He instructed them to take nothing for the journey … no food, no sack, no money in their belts [Mark 6:8].
Moving is inevitably a stressful, unpleasant experience under the best of circumstances. But, at least once in my priestly career, this Gospel has come up just as I was packing up to move from one assignment to another, and I remember feeling even more stress as I preached about this Gospel while preparing to move all my possessions with me to my new post. Every time I’ve moved I’ve gotten rid of lots of things, but I still end up with a lot – books especially – and certainly a lot more than Jesus apparently intended his apostles to take. Even in “ordinary” years when I am not moving anywhere, this Gospel always comes as a kind of proverbial “shot across the bow” about things.
Of course, even Jesus let his apostles have some things. He allowed them a walking stick and sandals. I suppose those were considered essentials when going on a journey. On the other hand, the command to take nothing else seems to stress the special nature of the journey – its urgency and importance, allowing no time for distractions and requiring complete commitment, as well as a whole lot of trust in who was sending them. Jesus seemed to be leading the 12 into a kind of guided insecurity, sending them out as missionaries, without most of the props they would have been familiar with and normally might have depended on.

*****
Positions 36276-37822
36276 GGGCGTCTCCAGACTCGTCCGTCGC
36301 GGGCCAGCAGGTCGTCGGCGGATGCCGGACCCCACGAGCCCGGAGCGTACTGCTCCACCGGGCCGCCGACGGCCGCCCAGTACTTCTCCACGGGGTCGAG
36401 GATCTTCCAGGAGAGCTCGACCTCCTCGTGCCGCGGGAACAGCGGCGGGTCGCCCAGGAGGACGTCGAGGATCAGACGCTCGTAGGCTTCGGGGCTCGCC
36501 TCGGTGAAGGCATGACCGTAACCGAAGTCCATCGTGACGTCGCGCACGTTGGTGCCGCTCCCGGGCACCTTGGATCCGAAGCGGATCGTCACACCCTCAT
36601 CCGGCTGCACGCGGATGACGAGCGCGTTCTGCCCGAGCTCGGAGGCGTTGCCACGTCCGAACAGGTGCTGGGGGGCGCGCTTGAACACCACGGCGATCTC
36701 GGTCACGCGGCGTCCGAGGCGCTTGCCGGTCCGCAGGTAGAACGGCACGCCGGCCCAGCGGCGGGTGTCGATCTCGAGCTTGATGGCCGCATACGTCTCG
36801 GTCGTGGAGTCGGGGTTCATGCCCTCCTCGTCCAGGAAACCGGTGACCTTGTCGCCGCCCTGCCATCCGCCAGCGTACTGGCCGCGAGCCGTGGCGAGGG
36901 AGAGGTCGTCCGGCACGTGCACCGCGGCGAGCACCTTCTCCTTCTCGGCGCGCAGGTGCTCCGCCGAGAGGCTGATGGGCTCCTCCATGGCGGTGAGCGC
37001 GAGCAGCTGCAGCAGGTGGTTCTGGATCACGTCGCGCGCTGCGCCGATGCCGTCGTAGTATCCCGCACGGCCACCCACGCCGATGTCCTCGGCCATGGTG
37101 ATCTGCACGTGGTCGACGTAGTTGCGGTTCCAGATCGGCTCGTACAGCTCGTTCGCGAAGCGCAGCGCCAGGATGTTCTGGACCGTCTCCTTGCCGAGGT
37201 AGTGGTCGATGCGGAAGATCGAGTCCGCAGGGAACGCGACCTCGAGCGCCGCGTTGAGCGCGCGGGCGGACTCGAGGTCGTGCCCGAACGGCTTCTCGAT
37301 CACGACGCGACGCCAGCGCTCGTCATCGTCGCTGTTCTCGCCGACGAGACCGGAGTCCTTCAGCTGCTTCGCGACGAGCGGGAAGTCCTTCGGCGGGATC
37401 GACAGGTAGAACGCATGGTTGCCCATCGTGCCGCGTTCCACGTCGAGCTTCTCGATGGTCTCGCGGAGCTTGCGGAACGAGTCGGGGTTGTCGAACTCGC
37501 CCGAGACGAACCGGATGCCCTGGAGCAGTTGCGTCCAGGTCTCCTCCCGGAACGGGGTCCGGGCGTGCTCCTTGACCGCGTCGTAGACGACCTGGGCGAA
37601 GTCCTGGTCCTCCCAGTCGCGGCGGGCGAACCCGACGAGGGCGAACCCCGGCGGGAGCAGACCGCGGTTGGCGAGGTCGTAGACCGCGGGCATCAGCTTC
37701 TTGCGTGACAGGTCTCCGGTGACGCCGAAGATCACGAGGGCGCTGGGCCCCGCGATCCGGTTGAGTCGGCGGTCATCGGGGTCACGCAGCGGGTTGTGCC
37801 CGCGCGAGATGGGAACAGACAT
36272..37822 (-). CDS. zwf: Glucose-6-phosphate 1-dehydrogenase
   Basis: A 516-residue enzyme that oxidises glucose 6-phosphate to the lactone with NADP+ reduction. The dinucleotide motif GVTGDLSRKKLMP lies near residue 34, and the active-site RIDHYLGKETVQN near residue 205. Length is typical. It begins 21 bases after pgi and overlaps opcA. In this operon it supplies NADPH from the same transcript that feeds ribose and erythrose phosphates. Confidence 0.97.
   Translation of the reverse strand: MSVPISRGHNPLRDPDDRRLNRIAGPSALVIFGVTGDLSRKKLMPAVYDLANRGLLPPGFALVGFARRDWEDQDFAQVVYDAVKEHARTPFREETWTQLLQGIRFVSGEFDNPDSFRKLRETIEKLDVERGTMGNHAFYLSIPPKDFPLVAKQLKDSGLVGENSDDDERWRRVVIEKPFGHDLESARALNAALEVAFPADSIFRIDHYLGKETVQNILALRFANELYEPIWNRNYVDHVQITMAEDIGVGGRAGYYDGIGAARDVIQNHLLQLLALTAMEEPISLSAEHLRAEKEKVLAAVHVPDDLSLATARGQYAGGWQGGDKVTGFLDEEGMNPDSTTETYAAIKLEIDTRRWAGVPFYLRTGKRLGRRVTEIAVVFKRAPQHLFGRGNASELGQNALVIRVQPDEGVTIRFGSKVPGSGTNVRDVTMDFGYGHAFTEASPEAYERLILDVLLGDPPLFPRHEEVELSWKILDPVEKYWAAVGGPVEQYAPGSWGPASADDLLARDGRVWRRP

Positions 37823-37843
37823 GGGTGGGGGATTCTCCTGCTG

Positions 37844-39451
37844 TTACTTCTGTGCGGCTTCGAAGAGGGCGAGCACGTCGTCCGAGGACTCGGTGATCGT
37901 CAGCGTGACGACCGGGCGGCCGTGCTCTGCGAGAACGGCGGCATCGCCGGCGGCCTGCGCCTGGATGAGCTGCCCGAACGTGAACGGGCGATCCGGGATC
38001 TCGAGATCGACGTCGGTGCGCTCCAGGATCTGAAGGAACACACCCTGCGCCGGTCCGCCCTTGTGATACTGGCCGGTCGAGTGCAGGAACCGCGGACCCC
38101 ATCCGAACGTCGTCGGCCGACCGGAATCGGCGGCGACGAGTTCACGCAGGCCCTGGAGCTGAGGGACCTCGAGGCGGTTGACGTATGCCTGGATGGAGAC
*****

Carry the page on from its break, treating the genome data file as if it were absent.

Now, no one ever wants to start out on a trip with insufficient supplies. Whenever I go anywhere – even the rather short, easy flight from Knoxville to New York - I always worry about leaving something behind that I’m going to need. And often that exactly what happens! But, in the meantime, my worrying has caused me to carry a whole lot of extra stuff as well! And, of course, as anyone who has ever travelled anywhere knows all too well, the amount of baggage we bring actually tends to increase along the way. Not only do I usually start with too much; I frequently finish with even more.
But this was no ordinary move, let alone some sort of vacation trip, that the apostles were being sent on. What it was actually was a kind of practice run for the apostles’ future job as full-time missionaries. Unlike my vacation this week or any other shorter or longer trip any of us may have taken, the mission of the Church, which was what the apostles were being prepped for, is never finished (at least not in this life). Hence the command to travel light, lest the constantly accumulating baggage weigh down the kingdom of God and get in the kingdom’s way as it moves out into our world.
The point, of course, is not the things themselves. If we get focused exclusively on how many things we need to shed, then the things are still driving the discussion as surely as if we were carrying them all around with us. The primary point, therefore, is to unburden ourselves of anything – external things and internal attitudes – to whatever extent that they diminish our freedom to become the people God is calling us to be – not the person I want to be, or the person the surrounding secular culture may be enticing me to be, but the person God is calling me to be.
As Archbishop Chaput of Philadelphia eloquently expressed it, in his July 4 homily at the conclusion of the Fortnight for Freedom: “We’re free only to the extent that we unburden ourselves of our own willfulness and practice the art of living according to God’s plan. When we do this, when we choose to live according to God’s intention for us, we are then – and only then – truly free.”
Homily for the 15th Sunday of Ordinary Time, Saint Paul the Apostle Church, NY, NY, July 15, 2012.